DB - DC - DD - DF
FB - FC - FD - FF

The images then could be
Baby (BB) - Bacon (BC) - Bed (BD) - Beef (BF)
Cab (CB) - Fuel tank (CC) - CD (CD) - Coffee (CF)
Dab (DB) - Batman (DC) - Breasts (DD) - Deaf (DF)
Facebook (FB) - Face (FC) - FedEx (FD) - Fortisimo (FF)

Then use a number system to stick the images to the pegs. After some practice you can know which ones to add.

I was just playing with the grid in my head with simple 3 digit squares and it is quite doable without mnemonics. I will have to play about. a^2 + 2ab + b^2 has generally been my go to method for 3 and 4 digit squares but the grid has real potential for mental visualization. definitely hm. thanks again.

… additionally 3x3 mental multiplication has a very low mental effort using this visualization. It feels like running an abacus rather than doing multiplication. I am going to play with this for a few weeks and see where it fits in. I suspect that this will be a nice way of getting over the hump for of multi digit mental calculation. At a minimum it is another way to think about things and that always helps.


I think the @Mayarra technique (which look like Lattice multiplication) can be useful with 5 digit by 5 digit multiplication.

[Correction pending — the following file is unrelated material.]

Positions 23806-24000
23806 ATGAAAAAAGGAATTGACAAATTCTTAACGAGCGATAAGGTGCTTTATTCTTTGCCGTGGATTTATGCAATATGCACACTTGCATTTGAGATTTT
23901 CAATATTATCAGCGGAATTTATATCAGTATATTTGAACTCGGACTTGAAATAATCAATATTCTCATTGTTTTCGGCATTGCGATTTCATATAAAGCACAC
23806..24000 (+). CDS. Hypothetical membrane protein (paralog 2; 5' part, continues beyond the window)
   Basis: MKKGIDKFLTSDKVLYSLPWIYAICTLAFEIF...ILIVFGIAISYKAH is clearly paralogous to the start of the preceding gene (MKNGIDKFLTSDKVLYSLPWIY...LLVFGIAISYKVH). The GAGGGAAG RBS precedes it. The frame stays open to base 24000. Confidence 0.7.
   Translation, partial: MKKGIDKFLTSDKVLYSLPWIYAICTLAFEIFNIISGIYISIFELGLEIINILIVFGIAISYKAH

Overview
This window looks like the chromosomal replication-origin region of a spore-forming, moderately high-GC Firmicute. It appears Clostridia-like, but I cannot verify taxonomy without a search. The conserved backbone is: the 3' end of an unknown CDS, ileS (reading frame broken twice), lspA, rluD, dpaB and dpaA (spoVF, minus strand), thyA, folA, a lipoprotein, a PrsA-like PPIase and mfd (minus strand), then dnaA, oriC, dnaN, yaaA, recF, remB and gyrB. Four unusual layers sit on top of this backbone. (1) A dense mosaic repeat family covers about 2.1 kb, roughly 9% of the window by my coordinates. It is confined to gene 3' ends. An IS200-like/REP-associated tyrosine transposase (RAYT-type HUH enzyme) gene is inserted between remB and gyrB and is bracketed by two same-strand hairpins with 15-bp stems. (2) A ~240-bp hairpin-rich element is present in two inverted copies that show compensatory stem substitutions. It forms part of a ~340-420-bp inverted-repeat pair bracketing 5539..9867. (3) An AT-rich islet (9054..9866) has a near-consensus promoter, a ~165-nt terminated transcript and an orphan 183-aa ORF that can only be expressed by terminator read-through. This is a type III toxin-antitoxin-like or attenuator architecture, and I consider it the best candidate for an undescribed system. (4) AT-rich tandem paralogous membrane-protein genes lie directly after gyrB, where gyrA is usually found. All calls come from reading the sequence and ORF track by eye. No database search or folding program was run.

I says this because with criss-cross multiplication method I reached my limit at 4 digit by 4 digit multiplication.


I based it on the line method, which became annoying at anything above 3x3. But the Lattice method seems indeed very similar.


@Mayarra it seems a good technique BUT to master it it would take at least 1 to 1.5 years. Basically I should memorize something else?

I think it depends on what it is you are looking for. Doing it fully mentally is a challenge, but with pen and paper, it creates an solution for multiplications with large numbers of which the steps remain the same, no matter how many digits. It is far from perfect, but with pen and paper, it works for me :slight_smile:


@Mayarra Can you help me with logarithms?

@benjamin1990 what is it you need help with on that area?

Im struggling to calculate log (43)